Is it safe to buy medicines overseas? Is it cheaper? Are they hard to find? Dr Jane Wilson-Howarth helps you shop for first aid on the road...
Research by the godfather of travel medicine, Professor Robert Steffen, states that of Europeans travelling to a resource-poor destination and staying for a month, more than half will develop some kind of illness. Many of these illnesses will be trivial but travellers will often shop locally for soothers, cures or treatments. Here are some points to consider when buying medicines overseas.
Before setting out on any trip, think about what has made you ill in the past. Are you susceptible to chest infections or cystitis? Do you know which treatments work best for you? Does a particular antibiotic cause you spectacular diarrhoea? Have any medicines triggered a rash or wheeze? Do you know how to identify these treatments when away?
Most prescribed antibiotics will be labelled with their trade name, which will be completely different to the UK name, even in another English-speaking country. You need to know the longer generic name of any medicine you might need to take. It is also important to know the generic name and dose of any regular medication you take. For example, you’ll have trouble replenishing supplies of your asthma medication if you know it simply as the blue, purple or brown inhaler. And what does your inhaler dispense? Is it 50μg or 200μg per squirt? Gen up before you travel.
NHS rules state that GPs should prescribe no more than a two-month supply of regular medicines (or, in the case of the contraceptive pill, usually six months). People travelling longer term might need to ask their GP for a private prescription.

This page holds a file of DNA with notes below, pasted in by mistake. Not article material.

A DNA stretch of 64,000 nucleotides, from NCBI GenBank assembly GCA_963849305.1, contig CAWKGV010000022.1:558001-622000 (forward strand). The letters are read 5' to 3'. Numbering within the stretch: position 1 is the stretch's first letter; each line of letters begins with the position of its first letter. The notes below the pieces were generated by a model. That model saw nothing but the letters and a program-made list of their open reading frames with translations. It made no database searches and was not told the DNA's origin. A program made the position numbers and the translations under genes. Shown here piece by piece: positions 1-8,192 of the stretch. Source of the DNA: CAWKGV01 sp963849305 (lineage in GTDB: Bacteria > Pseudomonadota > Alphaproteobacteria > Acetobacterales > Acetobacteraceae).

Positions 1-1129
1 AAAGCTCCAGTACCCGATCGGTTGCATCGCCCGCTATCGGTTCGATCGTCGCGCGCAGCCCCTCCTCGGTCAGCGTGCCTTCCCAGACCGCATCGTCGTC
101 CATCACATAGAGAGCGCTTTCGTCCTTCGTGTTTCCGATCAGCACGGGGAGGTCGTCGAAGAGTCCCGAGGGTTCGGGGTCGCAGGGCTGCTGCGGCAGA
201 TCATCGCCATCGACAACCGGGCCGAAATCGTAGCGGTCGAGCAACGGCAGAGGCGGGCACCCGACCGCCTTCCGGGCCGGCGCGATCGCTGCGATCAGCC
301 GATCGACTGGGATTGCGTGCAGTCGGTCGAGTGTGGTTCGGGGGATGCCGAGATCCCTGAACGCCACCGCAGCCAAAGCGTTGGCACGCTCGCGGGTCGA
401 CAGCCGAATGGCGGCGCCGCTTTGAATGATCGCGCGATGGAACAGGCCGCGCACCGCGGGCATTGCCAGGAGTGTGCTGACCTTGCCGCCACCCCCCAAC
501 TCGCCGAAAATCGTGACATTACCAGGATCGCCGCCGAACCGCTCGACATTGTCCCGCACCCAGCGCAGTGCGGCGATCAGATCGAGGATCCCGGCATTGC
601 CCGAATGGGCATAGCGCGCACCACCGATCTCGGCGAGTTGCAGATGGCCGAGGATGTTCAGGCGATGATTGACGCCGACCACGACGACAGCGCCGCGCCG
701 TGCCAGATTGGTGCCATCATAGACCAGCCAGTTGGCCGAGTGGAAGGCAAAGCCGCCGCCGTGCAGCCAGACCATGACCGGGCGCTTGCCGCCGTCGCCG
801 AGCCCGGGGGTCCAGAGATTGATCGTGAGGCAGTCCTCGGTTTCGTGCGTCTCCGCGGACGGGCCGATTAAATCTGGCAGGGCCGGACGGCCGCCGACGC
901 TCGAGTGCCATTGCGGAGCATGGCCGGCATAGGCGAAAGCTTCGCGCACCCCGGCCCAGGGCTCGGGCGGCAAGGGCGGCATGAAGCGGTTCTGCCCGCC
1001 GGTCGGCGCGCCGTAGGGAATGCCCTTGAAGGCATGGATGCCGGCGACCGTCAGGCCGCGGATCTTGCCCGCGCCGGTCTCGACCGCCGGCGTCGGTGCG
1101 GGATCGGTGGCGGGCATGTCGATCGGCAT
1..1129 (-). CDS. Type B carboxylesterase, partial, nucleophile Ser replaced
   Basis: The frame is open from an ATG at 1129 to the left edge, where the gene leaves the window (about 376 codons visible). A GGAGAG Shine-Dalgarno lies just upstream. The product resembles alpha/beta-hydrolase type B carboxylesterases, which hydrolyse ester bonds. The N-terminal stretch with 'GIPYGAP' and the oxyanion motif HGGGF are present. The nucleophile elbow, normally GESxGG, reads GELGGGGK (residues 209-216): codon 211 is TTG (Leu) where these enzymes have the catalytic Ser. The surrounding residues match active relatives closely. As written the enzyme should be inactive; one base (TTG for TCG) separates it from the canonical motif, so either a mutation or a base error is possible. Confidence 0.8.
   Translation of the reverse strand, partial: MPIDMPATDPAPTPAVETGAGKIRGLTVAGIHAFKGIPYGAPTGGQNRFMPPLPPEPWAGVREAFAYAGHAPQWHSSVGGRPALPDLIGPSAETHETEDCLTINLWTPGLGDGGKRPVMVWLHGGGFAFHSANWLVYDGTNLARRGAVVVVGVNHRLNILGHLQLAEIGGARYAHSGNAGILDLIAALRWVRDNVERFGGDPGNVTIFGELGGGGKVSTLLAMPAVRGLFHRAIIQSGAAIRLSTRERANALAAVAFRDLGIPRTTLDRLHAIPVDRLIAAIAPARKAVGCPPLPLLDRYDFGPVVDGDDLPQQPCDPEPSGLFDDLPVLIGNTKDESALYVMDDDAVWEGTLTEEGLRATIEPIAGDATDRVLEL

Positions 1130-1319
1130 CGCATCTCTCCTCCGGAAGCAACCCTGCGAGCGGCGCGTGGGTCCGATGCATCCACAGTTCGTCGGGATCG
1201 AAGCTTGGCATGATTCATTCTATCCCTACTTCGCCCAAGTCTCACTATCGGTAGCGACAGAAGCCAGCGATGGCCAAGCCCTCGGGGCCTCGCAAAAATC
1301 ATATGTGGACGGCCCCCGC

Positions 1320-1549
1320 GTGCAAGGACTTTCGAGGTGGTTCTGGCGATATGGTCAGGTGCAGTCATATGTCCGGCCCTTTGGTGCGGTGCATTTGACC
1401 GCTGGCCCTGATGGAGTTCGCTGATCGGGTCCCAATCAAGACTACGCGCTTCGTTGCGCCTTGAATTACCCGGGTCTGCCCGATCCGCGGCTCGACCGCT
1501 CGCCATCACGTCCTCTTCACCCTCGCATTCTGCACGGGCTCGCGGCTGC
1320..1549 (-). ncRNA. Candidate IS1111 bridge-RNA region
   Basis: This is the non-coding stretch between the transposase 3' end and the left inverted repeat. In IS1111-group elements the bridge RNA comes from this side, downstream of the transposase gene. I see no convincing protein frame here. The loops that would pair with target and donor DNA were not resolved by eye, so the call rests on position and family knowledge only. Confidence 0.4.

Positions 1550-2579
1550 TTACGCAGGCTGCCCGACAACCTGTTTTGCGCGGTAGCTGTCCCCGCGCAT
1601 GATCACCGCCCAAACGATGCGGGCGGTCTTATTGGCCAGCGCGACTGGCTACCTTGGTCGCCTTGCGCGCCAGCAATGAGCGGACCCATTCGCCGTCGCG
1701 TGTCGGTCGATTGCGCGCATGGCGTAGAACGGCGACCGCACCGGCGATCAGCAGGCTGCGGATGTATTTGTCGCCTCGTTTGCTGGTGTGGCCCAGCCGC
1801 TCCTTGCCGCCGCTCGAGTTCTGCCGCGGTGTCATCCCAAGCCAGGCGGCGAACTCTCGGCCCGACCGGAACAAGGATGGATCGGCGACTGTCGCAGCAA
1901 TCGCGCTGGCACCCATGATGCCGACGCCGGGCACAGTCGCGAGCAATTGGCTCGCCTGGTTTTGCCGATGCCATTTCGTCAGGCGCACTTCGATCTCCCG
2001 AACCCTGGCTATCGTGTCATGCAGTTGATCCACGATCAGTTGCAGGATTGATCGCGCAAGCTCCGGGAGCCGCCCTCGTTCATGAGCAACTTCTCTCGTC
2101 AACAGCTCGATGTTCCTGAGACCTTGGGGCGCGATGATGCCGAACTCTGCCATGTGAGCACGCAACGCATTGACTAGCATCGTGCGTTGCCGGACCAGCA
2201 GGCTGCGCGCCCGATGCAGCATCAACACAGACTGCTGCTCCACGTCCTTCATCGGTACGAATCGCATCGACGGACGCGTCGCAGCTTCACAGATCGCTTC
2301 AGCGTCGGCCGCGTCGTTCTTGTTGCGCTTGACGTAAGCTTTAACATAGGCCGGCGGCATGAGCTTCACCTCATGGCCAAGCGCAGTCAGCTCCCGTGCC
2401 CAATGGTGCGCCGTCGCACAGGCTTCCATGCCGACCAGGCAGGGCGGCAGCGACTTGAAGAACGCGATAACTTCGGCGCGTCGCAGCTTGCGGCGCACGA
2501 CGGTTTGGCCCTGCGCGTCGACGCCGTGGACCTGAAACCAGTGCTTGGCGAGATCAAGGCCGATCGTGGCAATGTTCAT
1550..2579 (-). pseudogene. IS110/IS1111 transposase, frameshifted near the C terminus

Similarly, if you want a prescription for an antibiotic to take in case you get an infection while abroad, that would need to be provided on a private prescription. Private prescriptions for simple broad-spectrum antibiotics shouldn’t be especially expensive although it is worth shopping around. Older antibiotics are much cheaper than newer ones. Ciprofloxacin, for example, might cost £12-20 for a short course.
Large quantities of the combined oral contraceptive, however, will be pricy. For this reason, as well as for reasons of efficacy, women taking extended trips might consider arranging a long-acting method of contraception. IUDs and implants can’t get lost, don’t increase the risk of DVT and don’t stop working if you have a stomach upset, but require being organised well before travel.
Most inexperienced travellers pack far too much into their first-aid kit. The important items are palatable soluble paracetamol, decent dressings, a good drying antiseptic, some throat lozenges and – for tropical trips – a thermometer.
Assuming that you are not going to an extremely remote village, anything else you might need should be available at your destination. If you choose to travel with prescribed painkillers or sleeping tablets, it’d be wise to carry a doctor’s letter confirming that they’ve been prescribed. Some Middle Eastern countries and other destinations (including Thailand) have very strict penalties for carrying powerful medicines.